Time to focus on garden friends and to check in with my allies, the worms.

"Virtually all of the world's fertile land has passed many times through the gut of earthworms"

Worm Towers

I installed the worms a couple of months ago in a diy attempt at a tray-system wormery – the construction of which I described here. The plan was for the worms to deal with the bulk of my kitchen waste, so I could leave the bokashi bins for the otherwise uncompostable (such as cooked waste, bones, dairy etc) and the (small) compost bin for garden waste. After enthusiastically over-feeding them when first installed, I’ve been trying to leave be and let the system settle.

Last night, it was time for an inspection, and all seems to be well. They don’t really seem to have increased in number but I guess that’s probably to be expected for a small system, and those that are there are fat – and fast as they whip away from the light.

From carrot tops and teabags to glorious mud

From carrot tops and teabags to glorious mud

That was good news, but more importantly, the bottom tray is already full of rich fertile ooze. I suppose the picture to the right might not be to everyone’s taste, but to my mind it’s a minor work of art crafted by some of the most useful creatures on earth, and it’s enormously satisfying to see food scraps converted into something that will go on to complete the cycle: producing next year’s food – and next year’s food scraps.

“Without the work of this humble creature, who knows nothing of the benefits he confers upon mankind, agriculture, as we know it, would be very difficult, if not wholly impossible”

“Without the work of this humble creature, who knows nothing of the benefits he confers upon mankind, agriculture, as we know it, would be very difficult, if not wholly impossible”

The first picture shows a fairly finished tray; the second one is a tray still in progress. It also shows as much of a worm as I could get in shot: they move so darned quick. You can also see a little of the bedding of torn up newspaper. (They’re lefty guardian readers; I’m still trying to teach them how to do the cryptic crossword). Anyway, this progress doesn’t seem bad at all for less than three months work, especially considering there’s always so much to do when one moves into a new place. I’m told that worms take a while to settle and get into the swing of it.

The tower system is also working really well. If you don’t look at the pictures above with the same relish that I do a tray system is the sort you need. Now the worms have finished in the bottom tray they’ve made their way up to the tray above where the fresh food is being added. I can simply remove the processed tray and empty it wherever I want to use it, whereas many of the systems with just one box need some reasonably time consuming and hands-on work to extract the good stuff, separate the worms and return them to the system.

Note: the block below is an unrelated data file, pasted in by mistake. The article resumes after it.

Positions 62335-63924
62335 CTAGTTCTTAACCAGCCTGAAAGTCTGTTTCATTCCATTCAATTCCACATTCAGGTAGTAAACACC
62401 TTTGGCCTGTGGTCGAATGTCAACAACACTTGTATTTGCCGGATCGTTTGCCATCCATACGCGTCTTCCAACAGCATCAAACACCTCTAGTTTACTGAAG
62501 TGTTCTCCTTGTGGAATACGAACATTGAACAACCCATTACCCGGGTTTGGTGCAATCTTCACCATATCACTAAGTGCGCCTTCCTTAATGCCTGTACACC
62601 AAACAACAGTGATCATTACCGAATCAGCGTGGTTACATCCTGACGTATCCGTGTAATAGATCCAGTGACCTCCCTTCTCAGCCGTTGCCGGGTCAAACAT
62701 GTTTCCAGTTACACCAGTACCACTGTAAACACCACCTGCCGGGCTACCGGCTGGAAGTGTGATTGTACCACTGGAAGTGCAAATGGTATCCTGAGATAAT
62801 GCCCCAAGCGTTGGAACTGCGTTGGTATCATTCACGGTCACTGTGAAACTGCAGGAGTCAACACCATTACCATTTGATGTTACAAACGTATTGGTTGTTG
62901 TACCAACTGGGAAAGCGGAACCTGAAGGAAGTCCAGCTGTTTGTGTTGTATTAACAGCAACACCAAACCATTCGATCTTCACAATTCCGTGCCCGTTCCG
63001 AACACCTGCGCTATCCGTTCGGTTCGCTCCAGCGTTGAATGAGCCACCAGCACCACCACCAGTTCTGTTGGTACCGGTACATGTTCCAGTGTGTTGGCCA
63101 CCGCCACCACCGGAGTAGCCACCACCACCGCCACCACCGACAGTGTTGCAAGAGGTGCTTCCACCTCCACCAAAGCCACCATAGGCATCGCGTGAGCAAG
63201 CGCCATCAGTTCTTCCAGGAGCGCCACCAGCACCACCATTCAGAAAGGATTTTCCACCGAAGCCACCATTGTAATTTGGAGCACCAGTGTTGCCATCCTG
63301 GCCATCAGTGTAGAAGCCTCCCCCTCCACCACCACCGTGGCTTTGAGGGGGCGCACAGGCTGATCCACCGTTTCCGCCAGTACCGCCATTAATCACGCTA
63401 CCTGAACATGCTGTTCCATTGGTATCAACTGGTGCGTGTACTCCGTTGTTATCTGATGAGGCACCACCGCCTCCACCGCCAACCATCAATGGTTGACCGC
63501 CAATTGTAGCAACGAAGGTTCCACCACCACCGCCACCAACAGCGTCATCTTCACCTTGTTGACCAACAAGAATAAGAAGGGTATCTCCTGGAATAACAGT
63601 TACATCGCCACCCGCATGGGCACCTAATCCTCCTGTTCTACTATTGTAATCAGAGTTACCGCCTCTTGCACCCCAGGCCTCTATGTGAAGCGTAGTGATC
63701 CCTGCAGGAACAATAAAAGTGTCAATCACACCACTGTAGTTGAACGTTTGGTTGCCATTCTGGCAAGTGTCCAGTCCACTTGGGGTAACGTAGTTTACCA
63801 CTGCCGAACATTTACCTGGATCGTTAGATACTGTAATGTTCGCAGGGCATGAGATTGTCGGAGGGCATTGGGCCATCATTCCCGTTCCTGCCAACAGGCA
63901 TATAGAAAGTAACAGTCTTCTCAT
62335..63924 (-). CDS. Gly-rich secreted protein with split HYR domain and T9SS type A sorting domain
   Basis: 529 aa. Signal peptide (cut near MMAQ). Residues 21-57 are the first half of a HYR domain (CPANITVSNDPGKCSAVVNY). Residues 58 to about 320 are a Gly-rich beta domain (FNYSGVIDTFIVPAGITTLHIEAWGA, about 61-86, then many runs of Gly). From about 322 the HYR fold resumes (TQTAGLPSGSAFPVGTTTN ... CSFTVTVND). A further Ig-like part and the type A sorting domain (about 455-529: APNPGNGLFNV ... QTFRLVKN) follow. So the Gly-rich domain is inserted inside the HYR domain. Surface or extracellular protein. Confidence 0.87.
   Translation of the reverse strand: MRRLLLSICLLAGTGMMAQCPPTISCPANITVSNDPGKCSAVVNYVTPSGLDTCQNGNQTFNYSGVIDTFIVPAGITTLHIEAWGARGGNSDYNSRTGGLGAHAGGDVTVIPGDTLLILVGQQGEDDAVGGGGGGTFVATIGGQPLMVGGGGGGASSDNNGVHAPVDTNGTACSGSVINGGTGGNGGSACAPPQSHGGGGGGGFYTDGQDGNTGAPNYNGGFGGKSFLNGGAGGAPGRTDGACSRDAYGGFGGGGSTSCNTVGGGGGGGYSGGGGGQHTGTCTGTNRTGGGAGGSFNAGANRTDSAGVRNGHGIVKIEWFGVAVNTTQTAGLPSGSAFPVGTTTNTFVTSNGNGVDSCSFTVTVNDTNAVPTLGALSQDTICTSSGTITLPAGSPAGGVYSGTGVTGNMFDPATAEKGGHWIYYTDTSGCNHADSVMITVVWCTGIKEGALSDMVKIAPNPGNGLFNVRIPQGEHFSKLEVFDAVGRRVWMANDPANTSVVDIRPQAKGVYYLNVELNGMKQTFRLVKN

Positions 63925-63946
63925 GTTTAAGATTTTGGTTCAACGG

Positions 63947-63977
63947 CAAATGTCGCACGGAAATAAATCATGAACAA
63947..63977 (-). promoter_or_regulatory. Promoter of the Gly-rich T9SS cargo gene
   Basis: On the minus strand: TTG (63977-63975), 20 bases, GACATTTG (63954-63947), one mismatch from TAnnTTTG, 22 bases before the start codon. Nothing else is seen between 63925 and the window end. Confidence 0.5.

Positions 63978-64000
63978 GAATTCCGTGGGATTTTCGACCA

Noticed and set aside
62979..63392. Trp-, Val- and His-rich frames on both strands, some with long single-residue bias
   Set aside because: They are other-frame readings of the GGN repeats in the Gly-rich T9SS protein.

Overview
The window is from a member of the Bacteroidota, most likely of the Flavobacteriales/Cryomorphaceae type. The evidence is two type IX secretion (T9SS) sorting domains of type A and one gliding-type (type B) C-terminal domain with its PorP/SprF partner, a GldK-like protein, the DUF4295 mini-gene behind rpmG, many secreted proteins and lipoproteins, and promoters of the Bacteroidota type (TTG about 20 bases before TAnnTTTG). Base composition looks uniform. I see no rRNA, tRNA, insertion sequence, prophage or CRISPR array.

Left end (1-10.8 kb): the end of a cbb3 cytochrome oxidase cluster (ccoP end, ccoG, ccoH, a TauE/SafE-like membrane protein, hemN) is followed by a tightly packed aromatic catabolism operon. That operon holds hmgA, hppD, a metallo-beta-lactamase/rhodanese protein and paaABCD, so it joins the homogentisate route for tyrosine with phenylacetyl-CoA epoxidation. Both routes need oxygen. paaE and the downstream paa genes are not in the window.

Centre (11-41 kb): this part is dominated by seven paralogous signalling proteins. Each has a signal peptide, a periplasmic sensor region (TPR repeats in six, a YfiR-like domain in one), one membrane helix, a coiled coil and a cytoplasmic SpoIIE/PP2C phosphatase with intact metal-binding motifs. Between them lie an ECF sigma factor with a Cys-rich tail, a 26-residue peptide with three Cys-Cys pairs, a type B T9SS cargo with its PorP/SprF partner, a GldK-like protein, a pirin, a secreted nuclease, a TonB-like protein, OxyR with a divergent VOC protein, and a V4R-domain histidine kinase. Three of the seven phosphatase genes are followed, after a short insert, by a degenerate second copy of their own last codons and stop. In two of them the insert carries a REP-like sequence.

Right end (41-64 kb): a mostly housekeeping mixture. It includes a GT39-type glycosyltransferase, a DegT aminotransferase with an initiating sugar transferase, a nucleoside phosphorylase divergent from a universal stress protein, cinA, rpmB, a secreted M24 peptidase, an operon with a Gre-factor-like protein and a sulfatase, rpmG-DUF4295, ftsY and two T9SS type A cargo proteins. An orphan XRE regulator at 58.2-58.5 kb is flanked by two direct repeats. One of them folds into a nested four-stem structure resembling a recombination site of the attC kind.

My system needed to be fairly temporary as we’re renting, so I couldn’t dig up the garden even if there were enough room to do so. I also wanted to have it near the kitchen door. There are all sorts of materials that could be used to build this sort of thing, but I was keen to recycle what I already had. This constrained the design somewhat, but I was very satisfied to see this model costs £94.45 compared to my £0. It’s a bit prettier, but not £94.45 prettier. My roof garden was basically free too – filled with leftover plants and self-seeded nasturtiums I relocated. I’ve harvested a good stock of chamomile tea and lots of flowery salads from this roof and watering the plants occasionally helps keep the worms damp. And from what I’ve read many people with some of the well-known models have had problems with worms drowning (if they forget to open the tap regularly) or being lost (when they do open the tap and the worms all wash out). Try a coffee filter over a hole – works a treat.

Smug? Yes, a little. But really just pleased to know that homemade can do the job too.

Those without glasshouses can throw stones

Those without glasshouses can throw stones

Here’s an in-progress shot of the mini-greenhouse I’m trying to fashion out of repurposed materials.

It’s an old set of shelves (8 yrs of use, working out at approximately £1.25 a year), that I don’t need any more and so has been in pieces for the last three months. And just the right depth for seed trays!

I removed the middle shelf and most of the slats on the top-shelf (the middle one in the picture is removable). I then found some nails of an inappropriate length in the bottom of my tool-box, and bodged a few of the spare pieces together to create a roof-frame. Somehow managed to do this at just the wrong time for my neighbour’s piano practise.

My craftsman brother is not allowed to examine this, or he will have bad dreams.

So far, I’ve tacked some bubble-wrap along the back, which is against a wall. The next step is to reclaim some clear plastic for the other sides, though I might need to expand the skeleton to give whatever I find some more support.

The plan is that this will allow me to propagate a lot more seedlings at one time – and will be a more satisfactory arrangement than taking over the kitchen with pots of mud – a kitchen which really doesn’t get quite enough light anyway. And maybe it will allow me to get away with some rather late sowing too.

That is, assuming I ever get any further with it…  Anyone throwing away clear plastic in West London? I shall ask freecycle.